Hillman, PR 2016, 'Tourism and quality of life: perceptions of local industry employees in Ubud Bali', MBus thesis, Southern Cross University, Lismore, NSW.
Copyright PR Hillman 2016
Previous studies have found that tourism provides economic benefits to host communities, including employment, income, foreign investment, improved infrastructure and facilities. However, positive impacts are often juxtaposed with local concerns regarding the negative aspects of tourism, such as seasonality, congestion, loss of culture and foreign ownership. Much literature supports the notion that residents support tourism, as long as benefits derived outweigh any costs incurred. All the same, recent studies advocate a movement beyond traditional social impact studies, specifically to advance scholarly inquiry into how tourism impacts the quality of life (QOL) of local inhabitants and how locals with a direct economic attachment to the tourism industry perceive the connection between tourism and QOL.
Consequently, the aim of this thesis is to explore the perceptions of locals employed in the tourism industry of Ubud, particularly, the impacts of tourism on QOL. This aim is achieved through the investigation of three key objectives, specifically (i) to explore what QOL means for locals employed in the tourism industry in Ubud, Bali; (ii) to investigate how locals perceive tourism contributes to, and detracts from their QOL; and (iii) to identify the connections between perceived QOL and support for future tourism development. A series of 21 semi-structured interviews with Balinese locals employed in the tourism industry were undertaken in May, 2014. The interviews were conducted under the expert guidance of a bilingual university-educated local “gatekeeper” (See Figure 3.1), and were audio-recorded, transcribed and then analysed using open, axial and selective coding to identify common themes.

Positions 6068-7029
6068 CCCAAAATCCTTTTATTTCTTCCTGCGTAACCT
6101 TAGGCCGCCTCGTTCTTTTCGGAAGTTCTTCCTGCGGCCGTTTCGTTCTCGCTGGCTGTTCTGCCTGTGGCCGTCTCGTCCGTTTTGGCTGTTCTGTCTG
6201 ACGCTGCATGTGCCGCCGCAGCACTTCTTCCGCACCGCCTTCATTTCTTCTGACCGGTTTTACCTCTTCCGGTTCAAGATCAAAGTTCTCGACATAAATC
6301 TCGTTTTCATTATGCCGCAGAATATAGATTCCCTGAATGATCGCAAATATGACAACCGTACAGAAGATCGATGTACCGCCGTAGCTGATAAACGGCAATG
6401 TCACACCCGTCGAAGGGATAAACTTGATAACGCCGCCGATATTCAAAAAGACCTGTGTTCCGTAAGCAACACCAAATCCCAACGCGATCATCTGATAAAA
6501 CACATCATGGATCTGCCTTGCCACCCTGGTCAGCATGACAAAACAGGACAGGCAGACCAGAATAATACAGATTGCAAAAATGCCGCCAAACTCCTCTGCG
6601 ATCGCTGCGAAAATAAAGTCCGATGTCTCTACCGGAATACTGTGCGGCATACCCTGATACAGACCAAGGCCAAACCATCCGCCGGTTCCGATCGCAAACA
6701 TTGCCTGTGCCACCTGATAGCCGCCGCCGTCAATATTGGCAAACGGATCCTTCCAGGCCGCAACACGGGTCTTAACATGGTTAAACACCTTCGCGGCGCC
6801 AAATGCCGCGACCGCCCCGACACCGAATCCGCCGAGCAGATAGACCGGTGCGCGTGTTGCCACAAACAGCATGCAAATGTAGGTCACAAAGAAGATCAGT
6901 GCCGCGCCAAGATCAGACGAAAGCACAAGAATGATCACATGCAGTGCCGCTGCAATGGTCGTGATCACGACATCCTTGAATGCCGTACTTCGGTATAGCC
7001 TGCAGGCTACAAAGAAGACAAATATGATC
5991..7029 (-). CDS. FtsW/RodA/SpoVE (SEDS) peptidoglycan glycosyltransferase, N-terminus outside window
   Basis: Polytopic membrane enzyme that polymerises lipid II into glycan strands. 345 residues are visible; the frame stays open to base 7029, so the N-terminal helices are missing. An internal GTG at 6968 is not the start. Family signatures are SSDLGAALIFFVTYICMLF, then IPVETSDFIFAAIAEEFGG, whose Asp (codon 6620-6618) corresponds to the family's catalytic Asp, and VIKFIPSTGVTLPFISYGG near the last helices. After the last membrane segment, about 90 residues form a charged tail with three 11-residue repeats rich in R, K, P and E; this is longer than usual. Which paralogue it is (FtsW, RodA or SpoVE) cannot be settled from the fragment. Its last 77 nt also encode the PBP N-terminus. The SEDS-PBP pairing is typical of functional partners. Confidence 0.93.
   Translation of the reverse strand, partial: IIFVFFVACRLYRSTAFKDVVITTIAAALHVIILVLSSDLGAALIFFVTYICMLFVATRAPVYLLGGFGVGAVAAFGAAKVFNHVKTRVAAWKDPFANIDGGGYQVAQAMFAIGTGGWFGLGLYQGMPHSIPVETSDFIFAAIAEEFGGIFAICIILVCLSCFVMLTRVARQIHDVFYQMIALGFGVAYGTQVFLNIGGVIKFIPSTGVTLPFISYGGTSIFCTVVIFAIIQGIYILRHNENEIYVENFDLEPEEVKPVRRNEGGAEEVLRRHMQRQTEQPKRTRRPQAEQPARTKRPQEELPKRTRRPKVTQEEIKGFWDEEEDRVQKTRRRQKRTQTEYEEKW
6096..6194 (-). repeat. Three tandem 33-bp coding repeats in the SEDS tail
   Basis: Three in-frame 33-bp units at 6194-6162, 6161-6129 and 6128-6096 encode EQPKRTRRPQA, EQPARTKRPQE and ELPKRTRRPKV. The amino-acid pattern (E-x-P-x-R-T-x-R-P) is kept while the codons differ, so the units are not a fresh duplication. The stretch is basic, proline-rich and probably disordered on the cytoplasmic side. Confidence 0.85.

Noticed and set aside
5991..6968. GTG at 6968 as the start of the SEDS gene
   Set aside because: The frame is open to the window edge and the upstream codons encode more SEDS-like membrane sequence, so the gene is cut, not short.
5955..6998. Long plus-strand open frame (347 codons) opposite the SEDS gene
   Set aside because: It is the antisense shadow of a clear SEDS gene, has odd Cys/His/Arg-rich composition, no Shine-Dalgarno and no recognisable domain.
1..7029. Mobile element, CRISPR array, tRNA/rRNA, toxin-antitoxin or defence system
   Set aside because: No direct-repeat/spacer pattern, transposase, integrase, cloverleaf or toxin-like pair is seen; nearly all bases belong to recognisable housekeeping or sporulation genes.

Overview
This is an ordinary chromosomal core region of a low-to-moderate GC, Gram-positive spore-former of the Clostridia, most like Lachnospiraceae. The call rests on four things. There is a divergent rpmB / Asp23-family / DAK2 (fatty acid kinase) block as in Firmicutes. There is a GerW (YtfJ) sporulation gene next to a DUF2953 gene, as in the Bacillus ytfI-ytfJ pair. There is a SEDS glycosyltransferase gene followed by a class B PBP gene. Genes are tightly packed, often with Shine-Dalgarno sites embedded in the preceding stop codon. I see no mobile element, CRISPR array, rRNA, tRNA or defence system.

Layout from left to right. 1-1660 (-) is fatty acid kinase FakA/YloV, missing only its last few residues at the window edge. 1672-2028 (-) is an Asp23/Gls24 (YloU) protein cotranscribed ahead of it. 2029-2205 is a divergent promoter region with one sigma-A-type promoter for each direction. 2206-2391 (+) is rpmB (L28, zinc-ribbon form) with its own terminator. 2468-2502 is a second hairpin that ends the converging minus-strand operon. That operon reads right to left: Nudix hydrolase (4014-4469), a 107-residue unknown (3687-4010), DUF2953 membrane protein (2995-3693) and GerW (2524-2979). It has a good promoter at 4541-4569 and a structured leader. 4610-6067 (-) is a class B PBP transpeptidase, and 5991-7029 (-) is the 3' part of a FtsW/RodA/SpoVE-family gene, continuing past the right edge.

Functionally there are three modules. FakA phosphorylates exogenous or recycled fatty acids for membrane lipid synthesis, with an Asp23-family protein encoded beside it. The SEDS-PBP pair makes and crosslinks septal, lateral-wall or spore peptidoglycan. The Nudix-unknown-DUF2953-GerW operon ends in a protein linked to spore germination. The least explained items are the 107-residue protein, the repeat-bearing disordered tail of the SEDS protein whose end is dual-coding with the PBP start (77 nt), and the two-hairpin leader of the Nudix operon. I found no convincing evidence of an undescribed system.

Key findings revealed the core dimensions of QOL for respondents included family, health, friends, education and the working environment. Respondents value their community and surroundings, due primarily to the village feel, scenery and climate. Overall, respondents were primarily positive regarding the influence of tourism on QOL. However some questioned whether tourism was actually necessary in order to achieve QOL. Respondents showed concern for the potential of tourism development changes to Ubud such as modern, Western style accommodation, loss of traditional farming land and increased traffic. However, many were equally appreciative of the benefits received from tourism such as job opportunities, economic development, opportunities for cultural creativity and improvements to the local infrastructure and facilities.
This research extends traditional studies that focus primarily on identifying and measuring the perceived social impacts of tourism on host communities, by providing in-depth insights into what QOL means to locals employed in tourism. Future research should consider comparing and contrasting these with perceptions of QOL of residents in host communities not directly employed in the tourism industry, and their views on the impacts of tourism and future development. In addition, future research should enhance the conceptual clarity surrounding issues of how tourism and future development impacts the unique culture and traditions of destination communities.